Student mastery and technology in floral design
GUEST COLUMN | by William J. McKinley
Educators, at every level, have changed the way they present information and knowledge to their students to keep pace with the technological expectations of future employers. Predictably, industries that are adapting include manufacturing and construction, but one industry that is adapting may come as a surprise – floral design.
Technology has enabled us, in new ways, to introduce students to the floral industry and prove to them that they not only know a skill, but have mastered specific subjects. In my position as the director of the Benz School of Floral Design at Texas A&M University, I work to integrate a variety of traditional classroom and hands-on instructional experiences with technology to bolster the students’ understanding of floral design.
Our online database and resources are further supplemented with virtual reality (VR) technology.
To share industry knowledge with aspiring floral designers, the Benz School offers two different avenues for students to master the art of floral design: students may enroll in classes at Texas A&M University during the academic year to gain a Bachelor’s of Art degree with an emphasis in floral design, or register for summer courses to earn certification in floral design. These classes utilize both in-person and online CTE courses. Whether through Texas A&M University or online, students are provided with in-depth knowledge of the history of the industry, an introduction to basic skills, an overview of the different design styles, and strategies for running a successful floral design business.
The school takes a unique approach to teaching floral design. Rather than basing mastery of design on a particular style or technique, our approach begins with understanding the theories of floral design: the rules that govern all design. Our concepts and instructional materials are based on the elements and principles of design which allow the students to develop their own styles and techniques within a solid educational foundation of art. This creates students with a better understanding of their work and makes them better professional when they enter the workforce.
When it comes to mastery of a skill or subject, there’s no denying that technology plays a prominent role in today’s classrooms. The use of social media to follow trends or the web for photography and video; communicating with suppliers or other designers through live streaming and 3D visualization are all opportunities for enhancing the educational experience of floral design students.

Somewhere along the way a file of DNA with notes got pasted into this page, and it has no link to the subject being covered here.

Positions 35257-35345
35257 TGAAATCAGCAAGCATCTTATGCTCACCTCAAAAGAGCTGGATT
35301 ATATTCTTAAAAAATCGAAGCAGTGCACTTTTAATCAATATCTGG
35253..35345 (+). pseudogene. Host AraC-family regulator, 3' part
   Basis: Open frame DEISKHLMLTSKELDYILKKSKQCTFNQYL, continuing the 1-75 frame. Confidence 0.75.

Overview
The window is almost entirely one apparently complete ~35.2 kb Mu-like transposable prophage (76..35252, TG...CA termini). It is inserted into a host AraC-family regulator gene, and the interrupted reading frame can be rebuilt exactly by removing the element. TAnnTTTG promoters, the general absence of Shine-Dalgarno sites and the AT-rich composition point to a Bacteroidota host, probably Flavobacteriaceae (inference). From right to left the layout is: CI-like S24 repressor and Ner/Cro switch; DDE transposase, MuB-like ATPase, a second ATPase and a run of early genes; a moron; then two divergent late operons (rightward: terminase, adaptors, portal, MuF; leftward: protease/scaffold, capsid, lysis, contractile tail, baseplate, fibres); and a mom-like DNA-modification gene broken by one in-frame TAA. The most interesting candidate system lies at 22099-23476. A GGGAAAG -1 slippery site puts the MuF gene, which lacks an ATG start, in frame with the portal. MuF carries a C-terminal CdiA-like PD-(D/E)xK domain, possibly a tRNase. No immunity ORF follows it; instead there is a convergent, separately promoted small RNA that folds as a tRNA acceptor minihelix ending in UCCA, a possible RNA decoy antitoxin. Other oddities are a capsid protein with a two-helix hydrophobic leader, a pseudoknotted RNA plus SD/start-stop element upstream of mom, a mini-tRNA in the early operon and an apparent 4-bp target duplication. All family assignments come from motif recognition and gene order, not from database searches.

With a strong online presence for curriculum in the floral industry, our online learning platform provides teachers easy access to the myriad of online and hands-on lab resources available through the Benz program. From designing wedding bouquets to planning an event, the online database provides relevant and applicable materials to the students to enhance their skills.
Our online database and resources are further supplemented with virtual reality (VR) technology. This VR component allows students to see and manipulate a full version of design examples on a computer screen, adding a depth to designs that flat screens don’t show. Through VR, designs come to life, allowing students to explore floral design through a new medium, while engaging them through a new learning experience. The Benz VR components have the added benefit of teaching students how to use this and other technology in their future careers within the industry. VR technology demonstrates, in intricate detail, how designs are constructed, but also illustrate how designs can be marketed using a variety of electronic and virtual tools.
We take a holistic approach to teaching floral design, integrating technology in both the classroom setting and online to create an engaging educational experience for students of all learning levels. This approach inspires students to gain a mastery of skills as they learn the art and the business of the industry while helping them build a strong foundation of the principles and elements of design. Students emerge from this program with a sound understanding of the industry and the artistry involved, making them better professional florists and more valuable employees.
William McKinley is the Director and Endowed Chair of the Benz School of Floral Design at Texas A&M University in College Station, TX. The Benz School curriculum is based on the solid foundations of classic elements and principles of floral design theory, which are highlighted through a collaborative effort with CEV Multimedia and their Principles of Floral Design certification program.